Although pressure disturbances associated with vortical flow fields 15 occur naturally in most flow conditions, an optional circumferential groove 70 may be used in the inner diameter of the pipe 12 to help generate unsteady flow fields in the form of vortices. However, the groove 70 is not required for the present invention to operate, due to the vortex generation which naturally occurs along the pipe inner wall, as discussed hereinbefore. Instead of a single circumferential groove 70, a plurality of axially spaced circumferential grooves may be used. The dimensions and geometries of the groove(s) 70 may be set based on the expected flow conditions and other factors. The axial cross-sectional shape of the groove 70 may be rectangular, square, triangular, circular, oval, star-shaped, or comprise other shapes. Other techniques may be used to generate vortices if desired, including those that may protrude within the inner diameter of pipe 12.
A spacing signal ΔX on line 62 indicative of the distance ΔX between the sensing regions 14, 16 is divided by the time delay signal τ on the line 60 by a divider 64 to provide an output signal on the line 42 indicative of the convection velocity Uc(t) of the fluid flowing in the pipe 12 This parameter is related to (or proportional to or approximately equal to) the average (or mean) flow velocity Uf(t) of the fluid, as defined below:
The convection velocity Uc(t) may then be calibrated to more precisely determine the mean velocity Uf(t) if desired. The result of such calibration may require multiplying the value of the convection velocity Uc(t) by a calibration constant (gain) and/or adding a calibration offset to obtain the mean flow velocity Uf(t) with the desired accuracy. Other calibration may be used if desired. For some applications, such calibration may not be required to meet the desired accuracy. The velocities Uf(t), Uc(t) may be converted to volumetric flow rates by multiplying the velocities by the cross-sectional area of the pipe.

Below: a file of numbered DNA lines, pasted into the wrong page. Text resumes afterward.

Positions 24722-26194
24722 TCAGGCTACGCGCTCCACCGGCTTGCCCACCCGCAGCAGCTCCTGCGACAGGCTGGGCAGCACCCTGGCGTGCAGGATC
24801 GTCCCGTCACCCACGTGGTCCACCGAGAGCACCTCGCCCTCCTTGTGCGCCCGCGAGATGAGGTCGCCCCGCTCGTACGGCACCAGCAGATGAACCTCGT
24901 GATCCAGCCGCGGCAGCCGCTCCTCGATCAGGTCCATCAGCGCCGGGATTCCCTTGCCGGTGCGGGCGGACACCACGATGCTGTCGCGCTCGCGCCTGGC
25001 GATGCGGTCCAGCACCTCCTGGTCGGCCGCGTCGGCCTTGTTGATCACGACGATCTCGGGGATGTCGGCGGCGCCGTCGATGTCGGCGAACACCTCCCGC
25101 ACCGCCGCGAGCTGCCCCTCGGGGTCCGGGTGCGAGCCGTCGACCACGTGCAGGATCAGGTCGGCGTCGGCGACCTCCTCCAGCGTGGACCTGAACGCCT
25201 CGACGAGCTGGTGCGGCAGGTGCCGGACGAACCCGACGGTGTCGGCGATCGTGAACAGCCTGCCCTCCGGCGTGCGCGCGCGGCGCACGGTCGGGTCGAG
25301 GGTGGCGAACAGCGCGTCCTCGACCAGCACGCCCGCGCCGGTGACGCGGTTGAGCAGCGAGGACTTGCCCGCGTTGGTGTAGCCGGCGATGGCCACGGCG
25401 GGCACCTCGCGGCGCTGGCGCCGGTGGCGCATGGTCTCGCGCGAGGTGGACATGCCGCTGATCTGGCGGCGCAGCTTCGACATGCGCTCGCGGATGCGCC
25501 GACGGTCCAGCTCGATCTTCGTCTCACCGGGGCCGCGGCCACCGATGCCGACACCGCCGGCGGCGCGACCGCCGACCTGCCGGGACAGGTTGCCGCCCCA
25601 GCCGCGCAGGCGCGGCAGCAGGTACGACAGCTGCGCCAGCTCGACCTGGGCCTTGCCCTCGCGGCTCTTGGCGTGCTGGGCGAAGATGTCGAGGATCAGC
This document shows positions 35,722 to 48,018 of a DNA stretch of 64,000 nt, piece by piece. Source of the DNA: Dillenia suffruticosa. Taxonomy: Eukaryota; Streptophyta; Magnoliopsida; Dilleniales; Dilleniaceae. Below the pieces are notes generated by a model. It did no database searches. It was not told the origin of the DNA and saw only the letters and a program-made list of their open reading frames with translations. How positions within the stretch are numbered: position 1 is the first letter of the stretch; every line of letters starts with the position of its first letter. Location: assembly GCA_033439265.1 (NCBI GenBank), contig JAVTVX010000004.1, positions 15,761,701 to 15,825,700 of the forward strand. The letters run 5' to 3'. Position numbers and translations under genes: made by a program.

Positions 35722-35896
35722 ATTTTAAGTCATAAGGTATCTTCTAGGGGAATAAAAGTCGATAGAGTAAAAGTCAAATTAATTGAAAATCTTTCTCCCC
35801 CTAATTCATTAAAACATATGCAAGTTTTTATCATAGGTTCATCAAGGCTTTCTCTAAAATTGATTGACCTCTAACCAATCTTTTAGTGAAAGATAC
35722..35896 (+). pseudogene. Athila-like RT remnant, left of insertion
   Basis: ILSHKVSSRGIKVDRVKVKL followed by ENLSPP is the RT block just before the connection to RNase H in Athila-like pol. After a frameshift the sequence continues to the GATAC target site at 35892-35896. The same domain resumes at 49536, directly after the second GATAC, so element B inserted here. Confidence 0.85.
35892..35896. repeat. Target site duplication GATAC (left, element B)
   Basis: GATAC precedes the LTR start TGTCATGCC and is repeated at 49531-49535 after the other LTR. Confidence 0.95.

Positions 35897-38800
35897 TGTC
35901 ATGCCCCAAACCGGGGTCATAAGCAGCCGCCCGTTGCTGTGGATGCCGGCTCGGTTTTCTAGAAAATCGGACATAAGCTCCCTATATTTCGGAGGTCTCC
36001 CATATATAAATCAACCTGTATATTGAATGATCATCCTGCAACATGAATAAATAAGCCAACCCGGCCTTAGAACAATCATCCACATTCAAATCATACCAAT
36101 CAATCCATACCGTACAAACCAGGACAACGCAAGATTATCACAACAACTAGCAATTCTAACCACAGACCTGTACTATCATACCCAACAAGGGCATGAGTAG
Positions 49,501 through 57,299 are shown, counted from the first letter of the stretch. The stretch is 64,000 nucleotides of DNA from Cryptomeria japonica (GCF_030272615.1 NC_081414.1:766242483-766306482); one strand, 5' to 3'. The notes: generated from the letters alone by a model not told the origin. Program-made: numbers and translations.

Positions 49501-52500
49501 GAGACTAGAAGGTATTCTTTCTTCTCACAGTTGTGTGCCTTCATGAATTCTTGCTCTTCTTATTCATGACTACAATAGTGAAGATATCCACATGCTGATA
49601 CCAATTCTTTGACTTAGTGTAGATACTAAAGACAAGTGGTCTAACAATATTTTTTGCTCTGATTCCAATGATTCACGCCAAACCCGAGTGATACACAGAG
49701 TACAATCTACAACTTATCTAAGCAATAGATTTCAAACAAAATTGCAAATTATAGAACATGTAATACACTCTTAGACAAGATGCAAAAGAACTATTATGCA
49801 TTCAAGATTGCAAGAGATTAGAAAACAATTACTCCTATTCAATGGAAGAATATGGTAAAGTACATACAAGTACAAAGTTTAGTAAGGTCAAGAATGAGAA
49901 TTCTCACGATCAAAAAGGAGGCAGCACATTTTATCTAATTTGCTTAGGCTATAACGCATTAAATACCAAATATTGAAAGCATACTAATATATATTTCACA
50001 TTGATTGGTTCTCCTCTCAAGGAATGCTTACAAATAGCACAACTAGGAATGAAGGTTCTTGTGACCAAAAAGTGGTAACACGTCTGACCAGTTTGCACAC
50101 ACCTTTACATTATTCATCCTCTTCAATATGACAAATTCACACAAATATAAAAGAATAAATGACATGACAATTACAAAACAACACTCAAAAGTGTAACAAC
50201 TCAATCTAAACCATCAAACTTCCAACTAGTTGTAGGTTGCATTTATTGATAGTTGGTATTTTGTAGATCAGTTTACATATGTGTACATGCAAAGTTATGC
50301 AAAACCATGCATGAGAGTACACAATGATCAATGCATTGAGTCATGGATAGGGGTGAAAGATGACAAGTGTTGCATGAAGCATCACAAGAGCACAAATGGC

Referring to FIGS. 2, 3, and 4, as is known, cross-correlation may be used to determine the time delay ΔX between two signals yi(t), y2(t) separated by a known distance ΔX, where the signals are indicative of quantities 80 that convect with the flow (e.g., density perturbations, concentration perturbations, temperature perturbations, vortical pressure disturbances, and other quantities). In FIG. 3, the signal y2(t) lags behind the signal yi(t) by 0.15 seconds. If a time domain cross-correlation is taken between the two signals yi(t) and y2(t), the result is shown in FIG. 4 as curve 84. The highest peak 86 of the curve 84 shows that the best fit for the time lag r between the two signals yi(t) and y2(t) is at 0.15 seconds, which matches the reference time delay shown in FIG. 3.
Referring to FIG. 1, as discussed hereinbefore, since pressure disturbances associated within the vortical flow field 15 convect (or flow) at or near the average velocity of the fluid flowing in the pipe 12, the vortical pressure disturbances observed at the downstream location 16 are substantially a time lagged version of the vortical pressure disturbances observed at the upstream location 14. However, the total vortical pressure perturbations or disturbances in a pipe may be expressed as being comprised of vortical pressure disturbances (Pvortical), acoustic pressure disturbances (Pacoustic) and other types of pressure disturbances (Pother), as shown below expressed in terms of axial position along the pipe at any point in time:
As a result, the unsteady pressure disturbances Pvortical can be masked by the acoustic pressure disturbances Pacoustic and the other types of pressure disturbances Pother. In particular, the presence of the acoustic pressure disturbances that propagate both upstream and downstream at the speed of sound in the fluid (sonic velocity) can prohibit the direct measurement of velocity from the cross-correlation of direct vortical pressure measurements.
The present invention uses temporal and spatial filtering to precondition the pressure signals to effectively filter out the acoustic pressure disturbances Pacoustic and other long wavelength (compared to the sensor spacing) pressure disturbances in the pipe 12 at the two sensing regions 14, 16, but retain a substantial portion of the vortical pressure disturbances Pvortical associated with the vortical flow field 15 and any other short wavelength (compared to the sensor spacing) low frequency pressure disturbances Pother. Thus, if the low frequency pressure disturbances Pother are small, they will not substantially impair the measurement accuracy of Pvortical.